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EU Commission: Policy Strategy 2008 (EUC Report)

Volume 699: debated on Thursday 28 February 2008

rose to move, That this House takes note of the report of the European Union Committee, The Commission’s Annual Policy Strategy for 2008 (23rd Report, Session 2006-07, HL Paper 123).

The noble Lord said: My Lords, each spring the European Commission publishes its annual policy strategy—for brevity’s sake, I shall henceforth refer to it as the APS—which summarises the main priorities and orientations that the Commission is looking to include in its annual legislative and work programme, which is published each autumn. Thus, two weeks ago, the Commission adopted its proposed APS for 2009—which we are not examining today—which will now go the European Parliament for analysis and debate. Your Lordships’ Select Committee will be looking at it and is likely to discuss it with the Commission officials who drew it up.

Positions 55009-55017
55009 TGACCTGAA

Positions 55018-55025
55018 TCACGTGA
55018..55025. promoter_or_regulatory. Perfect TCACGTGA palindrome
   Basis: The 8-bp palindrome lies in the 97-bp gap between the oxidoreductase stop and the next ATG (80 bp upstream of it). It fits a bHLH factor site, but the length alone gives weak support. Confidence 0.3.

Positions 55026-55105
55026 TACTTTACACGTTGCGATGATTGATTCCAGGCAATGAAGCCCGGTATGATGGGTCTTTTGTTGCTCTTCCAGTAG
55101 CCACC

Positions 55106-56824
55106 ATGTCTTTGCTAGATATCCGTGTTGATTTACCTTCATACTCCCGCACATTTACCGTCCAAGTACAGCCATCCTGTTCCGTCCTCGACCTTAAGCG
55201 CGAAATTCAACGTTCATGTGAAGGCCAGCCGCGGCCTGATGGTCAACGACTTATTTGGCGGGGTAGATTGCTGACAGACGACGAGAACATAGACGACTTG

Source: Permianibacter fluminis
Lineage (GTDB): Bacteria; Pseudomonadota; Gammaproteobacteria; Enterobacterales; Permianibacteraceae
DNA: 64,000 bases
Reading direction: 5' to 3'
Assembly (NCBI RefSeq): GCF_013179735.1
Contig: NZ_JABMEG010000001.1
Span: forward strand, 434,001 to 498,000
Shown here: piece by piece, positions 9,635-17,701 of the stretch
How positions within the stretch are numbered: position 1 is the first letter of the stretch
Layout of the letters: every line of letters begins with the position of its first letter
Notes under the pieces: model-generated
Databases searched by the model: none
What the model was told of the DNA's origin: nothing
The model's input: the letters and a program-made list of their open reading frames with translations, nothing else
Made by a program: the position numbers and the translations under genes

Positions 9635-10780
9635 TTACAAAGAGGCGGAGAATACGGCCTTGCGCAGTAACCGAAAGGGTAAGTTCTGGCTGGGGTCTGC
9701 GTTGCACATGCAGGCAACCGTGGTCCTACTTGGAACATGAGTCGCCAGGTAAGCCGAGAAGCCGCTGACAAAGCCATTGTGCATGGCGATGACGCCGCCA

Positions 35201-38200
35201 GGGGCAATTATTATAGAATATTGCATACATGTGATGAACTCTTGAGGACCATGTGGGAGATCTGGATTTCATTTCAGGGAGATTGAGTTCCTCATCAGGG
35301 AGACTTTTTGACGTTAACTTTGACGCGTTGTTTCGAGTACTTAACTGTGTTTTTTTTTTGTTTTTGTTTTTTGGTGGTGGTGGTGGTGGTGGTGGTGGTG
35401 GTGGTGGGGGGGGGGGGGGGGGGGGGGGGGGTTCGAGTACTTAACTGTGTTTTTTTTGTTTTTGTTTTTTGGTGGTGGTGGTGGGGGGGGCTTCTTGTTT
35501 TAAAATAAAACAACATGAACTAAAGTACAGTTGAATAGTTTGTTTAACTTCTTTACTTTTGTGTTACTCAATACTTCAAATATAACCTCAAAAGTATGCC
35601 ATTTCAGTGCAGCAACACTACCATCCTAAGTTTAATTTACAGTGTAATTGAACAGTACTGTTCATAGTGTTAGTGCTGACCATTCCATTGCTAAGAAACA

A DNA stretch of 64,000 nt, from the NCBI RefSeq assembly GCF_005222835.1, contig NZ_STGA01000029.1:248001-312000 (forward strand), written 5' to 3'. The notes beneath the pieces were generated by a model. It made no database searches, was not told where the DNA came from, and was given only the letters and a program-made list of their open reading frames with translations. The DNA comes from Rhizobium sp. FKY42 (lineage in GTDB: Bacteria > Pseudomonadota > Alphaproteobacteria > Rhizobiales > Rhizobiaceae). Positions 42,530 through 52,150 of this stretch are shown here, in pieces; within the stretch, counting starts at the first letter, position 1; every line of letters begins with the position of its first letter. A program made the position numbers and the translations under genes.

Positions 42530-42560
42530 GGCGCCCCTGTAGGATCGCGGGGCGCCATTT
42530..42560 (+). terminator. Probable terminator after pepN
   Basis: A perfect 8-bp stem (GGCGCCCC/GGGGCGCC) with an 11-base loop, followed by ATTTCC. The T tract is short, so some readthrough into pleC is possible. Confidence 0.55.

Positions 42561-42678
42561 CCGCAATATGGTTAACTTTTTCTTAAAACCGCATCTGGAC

Why do we attach so much importance to the scrutiny of the Commission’s APS and to the subsequent annual legislative and work programme? For national parliaments to scrutinize effectively the development of EU policy, it is essential to engage as early as possible with the Commission’s two principal planning documents. This afternoon, we are looking at the report on the 2008 APS published by the Select Committee on 4 July last year, the first time we have conducted a full inquiry into this planning document. I wish that this could have been debated earlier, but we all know that claims on debating time in this busy Chamber cannot always be met in a timely fashion.

The APS serves as a basis for consultation with the European institutions, and beyond, and its scrutiny therefore presents a key opportunity for influencing the Commission’s thinking on cross-cutting and strategic policy matters. As far as cross-cutting priorities are concerned, the 2008 APS highlights four key challenges: tackling climate change; ensuring the availability of sustainable, secure and competitive energy; implementing the Lisbon strategy for jobs and growth, and managing migration flows to the EU. Interestingly, those four priorities reappear in the just-proposed 2009 APS, which demonstrates the EU’s continuing commitment to action in those important areas.